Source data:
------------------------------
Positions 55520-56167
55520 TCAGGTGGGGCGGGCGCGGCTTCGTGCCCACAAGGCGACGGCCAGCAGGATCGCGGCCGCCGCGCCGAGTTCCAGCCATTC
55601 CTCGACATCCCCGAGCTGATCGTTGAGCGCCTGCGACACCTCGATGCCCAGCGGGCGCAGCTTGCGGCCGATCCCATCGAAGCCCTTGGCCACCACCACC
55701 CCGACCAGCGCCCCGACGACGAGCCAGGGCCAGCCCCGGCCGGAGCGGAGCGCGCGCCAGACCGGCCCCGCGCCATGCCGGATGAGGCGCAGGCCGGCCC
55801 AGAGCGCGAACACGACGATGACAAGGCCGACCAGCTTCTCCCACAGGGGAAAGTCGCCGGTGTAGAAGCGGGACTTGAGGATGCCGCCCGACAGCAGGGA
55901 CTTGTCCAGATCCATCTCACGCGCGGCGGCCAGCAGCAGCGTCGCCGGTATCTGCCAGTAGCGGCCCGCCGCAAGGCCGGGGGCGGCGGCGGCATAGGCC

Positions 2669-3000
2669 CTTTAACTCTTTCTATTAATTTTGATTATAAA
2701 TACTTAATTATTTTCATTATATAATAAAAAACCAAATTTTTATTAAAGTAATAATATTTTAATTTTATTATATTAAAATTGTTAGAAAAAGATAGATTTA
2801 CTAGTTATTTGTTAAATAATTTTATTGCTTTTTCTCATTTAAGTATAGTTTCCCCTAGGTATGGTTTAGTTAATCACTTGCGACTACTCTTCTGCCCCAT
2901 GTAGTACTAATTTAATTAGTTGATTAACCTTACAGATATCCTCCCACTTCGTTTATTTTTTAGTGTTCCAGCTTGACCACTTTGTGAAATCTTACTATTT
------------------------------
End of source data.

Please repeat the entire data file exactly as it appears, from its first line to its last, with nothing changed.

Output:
Positions 55520-56167
55520 TCAGGTGGGGCGGGCGCGGCTTCGTGCCCACAAGGCGACGGCCAGCAGGATCGCGGCCGCCGCGCCGAGTTCCAGCCATTC
55601 CTCGACATCCCCGAGCTGATCGTTGAGCGCCTGCGACACCTCGATGCCCAGCGGGCGCAGCTTGCGGCCGATCCCATCGAAGCCCTTGGCCACCACCACC
55701 CCGACCAGCGCCCCGACGACGAGCCAGGGCCAGCCCCGGCCGGAGCGGAGCGCGCGCCAGACCGGCCCCGCGCCATGCCGGATGAGGCGCAGGCCGGCCC
55801 AGAGCGCGAACACGACGATGACAAGGCCGACCAGCTTCTCCCACAGGGGAAAGTCGCCGGTGTAGAAGCGGGACTTGAGGATGCCGCCCGACAGCAGGGA
55901 CTTGTCCAGATCCATCTCACGCGCGGCGGCCAGCAGCAGCGTCGCCGGTATCTGCCAGTAGCGGCCCGCCGCAAGGCCGGGGGCGGCGGCGGCATAGGCC

Positions 2669-3000
2669 CTTTAACTCTTTCTATTAATTTTGATTATAAA
2701 TACTTAATTATTTTCATTATATAATAAAAAACCAAATTTTTATTAAAGTAATAATATTTTAATTTTATTATATTAAAATTGTTAGAAAAAGATAGATTTA
2801 CTAGTTATTTGTTAAATAATTTTATTGCTTTTTCTCATTTAAGTATAGTTTCCCCTAGGTATGGTTTAGTTAATCACTTGCGACTACTCTTCTGCCCCAT
2901 GTAGTACTAATTTAATTAGTTGATTAACCTTACAGATATCCTCCCACTTCGTTTATTTTTTAGTGTTCCAGCTTGACCACTTTGTGAAATCTTACTATTT